Shortage in student funds

2015-01-26 00:00

AS many universities across the country start academic lectures today, numerous prospective students face uncertain futures due to a lack of substantial funding.

Despite government steadily expanding ­annual budgets, the high demand for financial aid outstrips the funds it dedicates to the National Students Financial Aid Scheme (NSFAS).

Lectures begin on February 9 at the University of KwaZulu-Natal as the institution is busy with registration and the allocation of students, while Durban University of Technology’s ­academic lectures start this week.

NSFAS has set aside R9,5 billion in bursaries and loans for this year — a R1,3 billion increase from 2014. The amount of money allocated to universities is limited and universities have been explicitly instructed not to overspend on the amounts allocated to them, said Professor ­Adam Habib.

Higher Education and Training Minister Blade Nzimande said the failure of graduates to pay NSFAS debts cripples them, thus ­resulting in a shortfall. He admitted that there are not adequate funds for needy students.

Funds owed by graduates to the financial aid body total R7,5 billion.

“We are very worried because the money ­recovered is used to pay a 30% upfront payment to universities to assist poor students who may not afford registration,” he said.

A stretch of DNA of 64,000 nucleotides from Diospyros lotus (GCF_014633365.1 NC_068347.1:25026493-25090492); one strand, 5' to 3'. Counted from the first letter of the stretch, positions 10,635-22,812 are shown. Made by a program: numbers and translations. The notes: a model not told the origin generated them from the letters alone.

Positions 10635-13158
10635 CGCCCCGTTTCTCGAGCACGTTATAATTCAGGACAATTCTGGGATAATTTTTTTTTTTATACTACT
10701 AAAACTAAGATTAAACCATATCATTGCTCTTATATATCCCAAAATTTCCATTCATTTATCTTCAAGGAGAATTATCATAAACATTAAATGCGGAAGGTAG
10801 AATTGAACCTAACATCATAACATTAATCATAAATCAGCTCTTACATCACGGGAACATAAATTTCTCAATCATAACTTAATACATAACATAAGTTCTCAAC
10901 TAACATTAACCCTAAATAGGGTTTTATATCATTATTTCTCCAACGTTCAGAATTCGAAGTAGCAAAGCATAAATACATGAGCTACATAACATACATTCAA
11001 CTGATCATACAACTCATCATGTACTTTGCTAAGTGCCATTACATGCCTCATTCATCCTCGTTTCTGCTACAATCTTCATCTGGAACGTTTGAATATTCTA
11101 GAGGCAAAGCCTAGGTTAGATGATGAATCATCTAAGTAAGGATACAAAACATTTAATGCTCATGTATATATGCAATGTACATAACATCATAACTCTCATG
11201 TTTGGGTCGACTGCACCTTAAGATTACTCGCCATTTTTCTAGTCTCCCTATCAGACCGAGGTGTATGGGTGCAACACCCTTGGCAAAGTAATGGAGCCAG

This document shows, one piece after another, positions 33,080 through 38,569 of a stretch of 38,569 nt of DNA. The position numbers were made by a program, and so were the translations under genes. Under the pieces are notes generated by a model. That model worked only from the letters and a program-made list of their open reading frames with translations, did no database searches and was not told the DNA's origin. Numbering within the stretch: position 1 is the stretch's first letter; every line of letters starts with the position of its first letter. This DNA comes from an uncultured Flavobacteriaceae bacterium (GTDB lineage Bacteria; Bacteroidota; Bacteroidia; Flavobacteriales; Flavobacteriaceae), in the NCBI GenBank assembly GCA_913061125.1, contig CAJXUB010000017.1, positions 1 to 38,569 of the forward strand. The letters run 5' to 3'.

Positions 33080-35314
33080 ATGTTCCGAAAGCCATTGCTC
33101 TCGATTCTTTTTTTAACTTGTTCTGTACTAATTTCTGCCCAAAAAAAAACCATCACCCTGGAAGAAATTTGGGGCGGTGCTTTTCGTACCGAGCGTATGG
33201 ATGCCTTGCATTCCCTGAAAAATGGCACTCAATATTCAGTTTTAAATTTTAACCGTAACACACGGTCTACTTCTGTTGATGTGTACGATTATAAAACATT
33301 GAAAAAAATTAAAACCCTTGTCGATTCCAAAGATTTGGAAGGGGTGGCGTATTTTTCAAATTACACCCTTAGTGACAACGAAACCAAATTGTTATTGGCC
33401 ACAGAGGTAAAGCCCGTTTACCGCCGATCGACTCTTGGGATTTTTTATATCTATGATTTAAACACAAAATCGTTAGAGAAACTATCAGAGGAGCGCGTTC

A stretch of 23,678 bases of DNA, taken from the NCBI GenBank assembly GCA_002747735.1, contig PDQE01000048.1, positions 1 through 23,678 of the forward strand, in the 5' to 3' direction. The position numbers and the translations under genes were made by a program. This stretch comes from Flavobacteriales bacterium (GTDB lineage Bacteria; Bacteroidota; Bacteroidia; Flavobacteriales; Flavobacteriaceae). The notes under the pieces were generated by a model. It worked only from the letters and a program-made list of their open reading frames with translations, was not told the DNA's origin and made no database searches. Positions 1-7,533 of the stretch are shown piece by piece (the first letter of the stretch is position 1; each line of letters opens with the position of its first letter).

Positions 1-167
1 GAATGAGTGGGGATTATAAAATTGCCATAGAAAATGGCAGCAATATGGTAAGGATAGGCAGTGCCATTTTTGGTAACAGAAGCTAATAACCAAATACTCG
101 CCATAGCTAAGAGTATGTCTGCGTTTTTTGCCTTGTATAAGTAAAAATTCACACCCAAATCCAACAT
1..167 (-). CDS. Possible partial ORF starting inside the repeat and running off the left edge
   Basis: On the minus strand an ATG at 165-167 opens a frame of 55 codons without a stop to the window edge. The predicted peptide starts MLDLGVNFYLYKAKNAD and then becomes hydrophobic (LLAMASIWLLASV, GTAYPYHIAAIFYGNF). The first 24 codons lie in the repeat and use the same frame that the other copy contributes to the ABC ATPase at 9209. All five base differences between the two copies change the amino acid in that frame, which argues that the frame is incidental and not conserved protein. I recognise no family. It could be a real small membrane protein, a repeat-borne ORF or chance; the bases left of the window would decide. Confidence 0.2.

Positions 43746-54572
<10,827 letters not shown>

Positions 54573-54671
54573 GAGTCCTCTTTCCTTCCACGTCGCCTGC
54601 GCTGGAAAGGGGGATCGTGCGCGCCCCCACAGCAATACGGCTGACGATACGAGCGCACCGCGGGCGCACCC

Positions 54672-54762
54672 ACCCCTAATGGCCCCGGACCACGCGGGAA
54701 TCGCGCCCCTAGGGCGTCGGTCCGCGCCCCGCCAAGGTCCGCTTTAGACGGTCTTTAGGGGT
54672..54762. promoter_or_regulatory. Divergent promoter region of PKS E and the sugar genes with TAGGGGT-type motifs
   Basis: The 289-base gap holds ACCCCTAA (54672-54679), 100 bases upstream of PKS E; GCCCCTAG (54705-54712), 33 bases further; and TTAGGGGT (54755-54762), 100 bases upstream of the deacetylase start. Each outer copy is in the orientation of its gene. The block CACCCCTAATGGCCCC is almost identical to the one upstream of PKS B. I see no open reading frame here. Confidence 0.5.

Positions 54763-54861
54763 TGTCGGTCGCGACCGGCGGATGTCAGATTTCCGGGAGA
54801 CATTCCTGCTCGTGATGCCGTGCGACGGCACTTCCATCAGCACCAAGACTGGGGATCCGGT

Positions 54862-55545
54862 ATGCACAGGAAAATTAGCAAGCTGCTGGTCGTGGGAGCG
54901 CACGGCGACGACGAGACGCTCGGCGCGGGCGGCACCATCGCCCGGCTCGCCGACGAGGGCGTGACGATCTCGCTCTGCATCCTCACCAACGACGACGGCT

NSFAS would fund 205 000 first-time, and continuingly eligible students at universities and 200 000 students at technical and ­vocational education and training colleges.

Over 400 000 students were funded in 2014.

“Last year, NSFAS provided student loans and bursaries totalling over R8,3 billion, which excluded the once-off allocation of R1 billion for the servicing of the 2013 shortfall of R700 million and 2014 shortfall of R300 million,” ­Nzimande said.

The department said it has strategic plans to recover funds owed by graduates.

“We are embarking on recovery campaign soon. At the moment we working with South African Revenue Services to trace those who owe us, we also work with employers to assist in recovering the debt,” said Nzimande.

DA shadow deputy minister of higher education and training Yusuf Cassim suggested the unspent R2 billion funds by the Skills Education Training Authorities (Seta) be diverted to assist students. “When the unspent funds by Seta was brought to the attention of the parliamentary portfolio committee of higher education and training, we urged the minister to commit these funds to NSFAS. It is now time that the money is put to a better use,” he said.

Meanwhile, Nzimande said the National Skills Fund would also step in to help students who are studying towards critical skills programmes that are most needed for the growth of the economy.

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